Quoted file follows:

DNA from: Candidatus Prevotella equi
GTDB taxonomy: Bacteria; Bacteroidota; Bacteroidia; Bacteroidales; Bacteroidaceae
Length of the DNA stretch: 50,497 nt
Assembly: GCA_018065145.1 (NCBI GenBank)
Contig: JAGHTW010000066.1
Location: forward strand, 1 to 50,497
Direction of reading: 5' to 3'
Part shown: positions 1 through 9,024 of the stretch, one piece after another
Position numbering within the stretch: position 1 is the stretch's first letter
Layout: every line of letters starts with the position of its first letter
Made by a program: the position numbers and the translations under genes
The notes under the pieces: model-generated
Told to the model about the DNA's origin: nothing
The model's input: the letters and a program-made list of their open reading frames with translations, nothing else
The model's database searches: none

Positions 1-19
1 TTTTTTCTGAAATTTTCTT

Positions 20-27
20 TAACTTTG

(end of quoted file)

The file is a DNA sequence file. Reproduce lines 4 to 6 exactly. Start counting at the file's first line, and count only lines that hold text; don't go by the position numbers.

Assembly: GCA_018065145.1 (NCBI GenBank)
Contig: JAGHTW010000066.1
Location: forward strand, 1 to 50,497